Harris County $1.4 billion short on flood control projects that are part of bond voter’s approved after Harvey

Harris County officials say there trying to close a billion-dollar gap for the flood control projects that were designated after Hurricane Harvey.
Harris County officials say there trying to close a billion-dollar gap for the flood control projects that were designated after Hurricane Harvey.

More than two years after Harris County voters overwhelmingly approved a $2.5 billion flood control bond, the county announced Tuesday that it is $1.4 billion short.

Many of the hundreds of original projects remain unfinished, including in some of the most economically disadvantaged communities.

“Halls and Greens, the two poorest watersheds in the county -- they’re basically left out of the process,” said Harris County Commissioner Adrian Garcia in Commissioner’s Court.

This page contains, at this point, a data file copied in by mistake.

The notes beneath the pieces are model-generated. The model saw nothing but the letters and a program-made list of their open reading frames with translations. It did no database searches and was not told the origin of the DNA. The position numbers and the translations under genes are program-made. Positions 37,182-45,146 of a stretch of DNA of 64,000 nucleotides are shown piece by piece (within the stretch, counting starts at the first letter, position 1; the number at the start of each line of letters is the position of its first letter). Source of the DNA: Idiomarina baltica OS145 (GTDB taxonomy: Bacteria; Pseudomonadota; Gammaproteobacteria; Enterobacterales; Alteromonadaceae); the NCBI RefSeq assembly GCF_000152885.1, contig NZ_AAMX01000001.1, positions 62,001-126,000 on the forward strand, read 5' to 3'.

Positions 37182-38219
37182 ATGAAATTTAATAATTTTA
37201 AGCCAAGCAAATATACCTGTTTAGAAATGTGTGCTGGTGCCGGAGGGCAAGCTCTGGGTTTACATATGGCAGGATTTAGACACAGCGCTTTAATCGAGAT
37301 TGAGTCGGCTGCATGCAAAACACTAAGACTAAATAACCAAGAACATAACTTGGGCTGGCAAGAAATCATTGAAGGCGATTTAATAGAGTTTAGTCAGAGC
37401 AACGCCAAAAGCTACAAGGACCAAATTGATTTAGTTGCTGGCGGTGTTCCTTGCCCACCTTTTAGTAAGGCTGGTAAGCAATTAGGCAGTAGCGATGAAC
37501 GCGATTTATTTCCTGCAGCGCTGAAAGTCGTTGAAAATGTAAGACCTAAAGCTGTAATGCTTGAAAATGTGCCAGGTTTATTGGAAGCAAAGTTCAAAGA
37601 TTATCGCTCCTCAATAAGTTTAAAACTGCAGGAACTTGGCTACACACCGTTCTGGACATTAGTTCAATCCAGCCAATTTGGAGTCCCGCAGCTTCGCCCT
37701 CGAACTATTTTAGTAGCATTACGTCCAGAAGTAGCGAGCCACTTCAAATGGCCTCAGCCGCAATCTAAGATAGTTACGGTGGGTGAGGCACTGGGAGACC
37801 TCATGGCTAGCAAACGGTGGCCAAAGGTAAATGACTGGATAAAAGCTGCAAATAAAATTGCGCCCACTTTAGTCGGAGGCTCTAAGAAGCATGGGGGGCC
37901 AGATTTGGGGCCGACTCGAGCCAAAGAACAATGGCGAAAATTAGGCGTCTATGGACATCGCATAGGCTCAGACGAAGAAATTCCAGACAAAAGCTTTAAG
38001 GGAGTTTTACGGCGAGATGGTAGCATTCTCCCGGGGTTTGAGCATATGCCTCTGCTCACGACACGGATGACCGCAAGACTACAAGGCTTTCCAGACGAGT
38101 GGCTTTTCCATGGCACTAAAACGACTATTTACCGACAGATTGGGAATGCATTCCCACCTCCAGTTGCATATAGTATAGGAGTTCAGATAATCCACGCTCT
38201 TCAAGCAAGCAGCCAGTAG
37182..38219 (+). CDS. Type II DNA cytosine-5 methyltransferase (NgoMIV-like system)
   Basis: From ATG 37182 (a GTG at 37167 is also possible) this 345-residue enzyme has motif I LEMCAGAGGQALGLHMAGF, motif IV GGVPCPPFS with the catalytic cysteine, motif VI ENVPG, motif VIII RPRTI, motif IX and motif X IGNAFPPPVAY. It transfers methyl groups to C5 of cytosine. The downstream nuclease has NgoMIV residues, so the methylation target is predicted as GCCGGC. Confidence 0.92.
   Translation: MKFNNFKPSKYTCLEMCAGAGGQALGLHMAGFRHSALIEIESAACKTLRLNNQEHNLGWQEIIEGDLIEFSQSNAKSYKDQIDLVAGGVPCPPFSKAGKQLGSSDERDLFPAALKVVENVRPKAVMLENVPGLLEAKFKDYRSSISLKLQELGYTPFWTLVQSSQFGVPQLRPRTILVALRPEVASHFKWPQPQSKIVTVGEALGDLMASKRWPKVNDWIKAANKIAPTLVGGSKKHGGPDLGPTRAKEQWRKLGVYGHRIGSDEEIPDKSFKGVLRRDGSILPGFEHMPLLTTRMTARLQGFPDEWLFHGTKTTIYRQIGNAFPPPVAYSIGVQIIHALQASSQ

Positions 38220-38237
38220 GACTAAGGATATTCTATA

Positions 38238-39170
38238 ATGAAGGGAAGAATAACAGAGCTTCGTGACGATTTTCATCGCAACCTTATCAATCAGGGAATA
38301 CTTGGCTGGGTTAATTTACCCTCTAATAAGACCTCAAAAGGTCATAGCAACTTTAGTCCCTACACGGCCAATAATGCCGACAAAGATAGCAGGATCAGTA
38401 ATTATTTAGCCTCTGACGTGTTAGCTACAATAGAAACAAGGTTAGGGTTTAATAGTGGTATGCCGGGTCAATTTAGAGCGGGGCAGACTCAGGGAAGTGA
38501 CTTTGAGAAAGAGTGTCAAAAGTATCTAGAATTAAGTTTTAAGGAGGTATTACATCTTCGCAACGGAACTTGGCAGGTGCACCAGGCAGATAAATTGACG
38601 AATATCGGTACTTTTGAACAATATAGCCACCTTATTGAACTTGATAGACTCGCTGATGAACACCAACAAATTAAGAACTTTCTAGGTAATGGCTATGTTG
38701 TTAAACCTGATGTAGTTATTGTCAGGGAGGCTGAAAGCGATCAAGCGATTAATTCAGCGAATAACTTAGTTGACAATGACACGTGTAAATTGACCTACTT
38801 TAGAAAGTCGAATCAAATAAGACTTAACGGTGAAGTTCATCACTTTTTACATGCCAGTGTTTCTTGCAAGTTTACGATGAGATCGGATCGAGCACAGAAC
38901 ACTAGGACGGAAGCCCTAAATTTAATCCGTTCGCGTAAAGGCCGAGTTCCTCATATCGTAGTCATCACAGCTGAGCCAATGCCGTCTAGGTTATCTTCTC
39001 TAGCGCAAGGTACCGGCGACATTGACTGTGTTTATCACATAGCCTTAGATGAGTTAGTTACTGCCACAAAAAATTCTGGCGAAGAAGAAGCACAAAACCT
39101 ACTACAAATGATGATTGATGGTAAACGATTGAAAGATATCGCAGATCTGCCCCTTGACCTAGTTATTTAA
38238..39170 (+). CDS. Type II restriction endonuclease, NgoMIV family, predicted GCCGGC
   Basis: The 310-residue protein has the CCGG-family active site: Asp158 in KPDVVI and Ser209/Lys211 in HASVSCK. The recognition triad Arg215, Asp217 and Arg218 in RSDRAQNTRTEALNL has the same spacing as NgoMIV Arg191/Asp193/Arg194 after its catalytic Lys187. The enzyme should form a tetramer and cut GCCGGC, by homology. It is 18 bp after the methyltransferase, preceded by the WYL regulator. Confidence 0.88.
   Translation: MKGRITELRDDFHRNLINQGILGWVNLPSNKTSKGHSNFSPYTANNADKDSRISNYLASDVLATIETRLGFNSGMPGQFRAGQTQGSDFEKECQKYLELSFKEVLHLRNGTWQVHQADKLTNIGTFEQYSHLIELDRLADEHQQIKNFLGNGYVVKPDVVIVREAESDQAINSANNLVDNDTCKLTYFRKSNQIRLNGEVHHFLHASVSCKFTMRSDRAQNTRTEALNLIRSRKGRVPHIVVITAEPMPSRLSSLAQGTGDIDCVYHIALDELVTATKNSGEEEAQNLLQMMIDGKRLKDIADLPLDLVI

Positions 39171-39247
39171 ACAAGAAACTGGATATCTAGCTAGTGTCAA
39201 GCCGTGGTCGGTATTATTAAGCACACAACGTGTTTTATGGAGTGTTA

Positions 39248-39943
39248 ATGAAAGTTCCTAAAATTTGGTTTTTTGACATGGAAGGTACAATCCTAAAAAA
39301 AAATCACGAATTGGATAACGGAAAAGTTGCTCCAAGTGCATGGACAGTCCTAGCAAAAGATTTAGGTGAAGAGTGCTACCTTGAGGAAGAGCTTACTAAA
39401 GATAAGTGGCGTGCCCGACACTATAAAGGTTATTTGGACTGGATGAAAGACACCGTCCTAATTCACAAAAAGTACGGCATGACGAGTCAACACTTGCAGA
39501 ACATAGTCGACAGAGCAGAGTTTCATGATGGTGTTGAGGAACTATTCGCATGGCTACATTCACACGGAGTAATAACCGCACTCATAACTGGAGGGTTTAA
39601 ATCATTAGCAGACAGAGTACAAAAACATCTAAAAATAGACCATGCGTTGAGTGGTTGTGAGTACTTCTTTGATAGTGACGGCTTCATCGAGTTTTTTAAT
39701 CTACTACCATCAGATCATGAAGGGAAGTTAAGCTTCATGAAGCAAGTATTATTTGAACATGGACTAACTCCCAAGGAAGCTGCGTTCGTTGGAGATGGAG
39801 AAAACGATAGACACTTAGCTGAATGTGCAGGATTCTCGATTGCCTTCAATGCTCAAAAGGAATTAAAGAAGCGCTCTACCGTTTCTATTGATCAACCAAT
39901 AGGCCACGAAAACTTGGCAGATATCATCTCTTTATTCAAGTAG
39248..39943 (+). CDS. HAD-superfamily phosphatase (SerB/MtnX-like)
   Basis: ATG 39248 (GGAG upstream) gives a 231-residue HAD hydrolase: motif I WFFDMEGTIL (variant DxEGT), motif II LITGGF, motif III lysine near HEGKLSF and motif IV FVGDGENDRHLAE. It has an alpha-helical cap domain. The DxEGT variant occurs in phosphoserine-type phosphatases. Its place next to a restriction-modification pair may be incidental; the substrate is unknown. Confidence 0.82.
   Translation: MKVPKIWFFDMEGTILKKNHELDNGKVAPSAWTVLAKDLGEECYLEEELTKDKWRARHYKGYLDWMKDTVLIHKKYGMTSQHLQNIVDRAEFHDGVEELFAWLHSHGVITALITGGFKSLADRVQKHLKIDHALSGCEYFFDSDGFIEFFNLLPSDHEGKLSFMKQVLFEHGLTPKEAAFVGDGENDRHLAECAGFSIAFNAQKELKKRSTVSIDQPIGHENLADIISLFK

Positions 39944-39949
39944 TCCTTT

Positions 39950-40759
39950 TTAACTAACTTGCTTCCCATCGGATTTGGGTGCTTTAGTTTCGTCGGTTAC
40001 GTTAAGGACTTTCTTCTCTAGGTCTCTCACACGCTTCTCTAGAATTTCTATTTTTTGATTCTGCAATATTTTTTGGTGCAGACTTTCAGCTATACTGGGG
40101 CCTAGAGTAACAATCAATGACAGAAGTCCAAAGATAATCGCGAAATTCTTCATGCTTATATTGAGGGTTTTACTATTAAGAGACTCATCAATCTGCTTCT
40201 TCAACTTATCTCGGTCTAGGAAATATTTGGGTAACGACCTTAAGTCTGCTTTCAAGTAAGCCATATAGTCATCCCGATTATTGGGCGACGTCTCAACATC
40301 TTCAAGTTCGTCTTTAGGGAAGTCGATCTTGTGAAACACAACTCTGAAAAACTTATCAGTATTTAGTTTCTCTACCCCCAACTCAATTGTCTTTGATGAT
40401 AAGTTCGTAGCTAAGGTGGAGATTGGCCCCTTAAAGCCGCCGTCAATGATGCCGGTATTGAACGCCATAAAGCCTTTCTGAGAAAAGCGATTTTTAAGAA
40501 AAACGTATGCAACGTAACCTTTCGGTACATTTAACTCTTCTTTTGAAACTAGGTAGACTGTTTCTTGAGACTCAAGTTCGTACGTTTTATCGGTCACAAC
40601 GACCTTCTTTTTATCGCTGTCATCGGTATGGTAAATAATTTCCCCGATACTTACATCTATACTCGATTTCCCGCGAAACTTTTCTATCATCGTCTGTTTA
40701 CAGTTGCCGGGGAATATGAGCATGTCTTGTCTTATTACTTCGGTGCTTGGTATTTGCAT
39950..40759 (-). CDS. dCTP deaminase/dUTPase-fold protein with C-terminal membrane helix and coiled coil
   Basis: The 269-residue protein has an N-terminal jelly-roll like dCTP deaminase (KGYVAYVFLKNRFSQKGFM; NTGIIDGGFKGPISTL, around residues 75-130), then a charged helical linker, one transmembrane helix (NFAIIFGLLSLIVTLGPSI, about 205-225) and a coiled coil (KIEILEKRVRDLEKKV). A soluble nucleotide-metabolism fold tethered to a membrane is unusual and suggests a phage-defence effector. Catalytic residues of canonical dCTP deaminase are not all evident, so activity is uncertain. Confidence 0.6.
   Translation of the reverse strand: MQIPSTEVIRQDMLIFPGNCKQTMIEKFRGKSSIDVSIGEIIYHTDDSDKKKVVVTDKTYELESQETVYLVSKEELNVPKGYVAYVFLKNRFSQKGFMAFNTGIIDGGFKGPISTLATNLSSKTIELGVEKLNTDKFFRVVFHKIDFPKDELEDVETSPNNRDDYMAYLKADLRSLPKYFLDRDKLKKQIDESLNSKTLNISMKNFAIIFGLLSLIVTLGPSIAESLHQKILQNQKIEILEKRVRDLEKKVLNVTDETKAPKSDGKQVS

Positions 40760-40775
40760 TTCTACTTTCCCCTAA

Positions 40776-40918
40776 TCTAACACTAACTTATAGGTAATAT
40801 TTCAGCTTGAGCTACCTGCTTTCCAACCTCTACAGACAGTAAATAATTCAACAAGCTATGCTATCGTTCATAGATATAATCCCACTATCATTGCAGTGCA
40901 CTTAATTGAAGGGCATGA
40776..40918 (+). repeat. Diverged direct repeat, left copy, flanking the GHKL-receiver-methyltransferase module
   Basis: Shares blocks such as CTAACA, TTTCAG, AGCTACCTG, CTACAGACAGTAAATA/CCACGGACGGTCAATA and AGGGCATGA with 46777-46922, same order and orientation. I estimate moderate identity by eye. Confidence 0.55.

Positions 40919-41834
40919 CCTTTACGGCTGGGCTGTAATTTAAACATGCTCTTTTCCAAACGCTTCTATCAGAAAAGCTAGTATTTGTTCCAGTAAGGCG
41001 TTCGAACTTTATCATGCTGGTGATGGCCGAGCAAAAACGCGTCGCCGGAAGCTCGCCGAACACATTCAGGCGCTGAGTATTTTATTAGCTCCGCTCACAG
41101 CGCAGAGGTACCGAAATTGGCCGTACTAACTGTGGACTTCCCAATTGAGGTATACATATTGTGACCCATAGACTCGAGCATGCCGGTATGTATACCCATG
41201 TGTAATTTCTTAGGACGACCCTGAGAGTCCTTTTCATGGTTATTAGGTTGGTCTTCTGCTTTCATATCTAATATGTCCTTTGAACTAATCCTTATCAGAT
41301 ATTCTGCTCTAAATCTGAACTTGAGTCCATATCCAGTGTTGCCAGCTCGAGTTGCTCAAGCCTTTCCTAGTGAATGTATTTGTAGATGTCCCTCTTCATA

“They flood every time,” said Commissioner Rodney Ellis.

In a statement, Garcia blamed Texas officials for the shortfall. The county has requested $900 million in federal dollars through the state, which it may receive later this year.

“It doesn’t add up at all,” said former Harris County Judge Ed Emmett. He was judge whe the bond was put on the ballot.

“Voters approved that bond issue,” he added. “They expect that money to be spent, and there’s no way you get to a $1.4 billion dollar gap the way that bond was structured.”

He said $1.6 billion of the bond was committed to county infrastructure projects, and only $900 million was meant to be matched by state donations of federal dollars.

“The commissioner’s court needs to fix it,” said State Rep. Ron Reynolds (D-Dist. 27).

“They need to reallocate resources from other places,” he added. “All the projects need to be done, or else the voters will never have confidence if the Commissioner’s Court asks them to do another bond.”

The court has until the end of the year to reallocate funding from other places before some unfinished flood control projects would be delayed.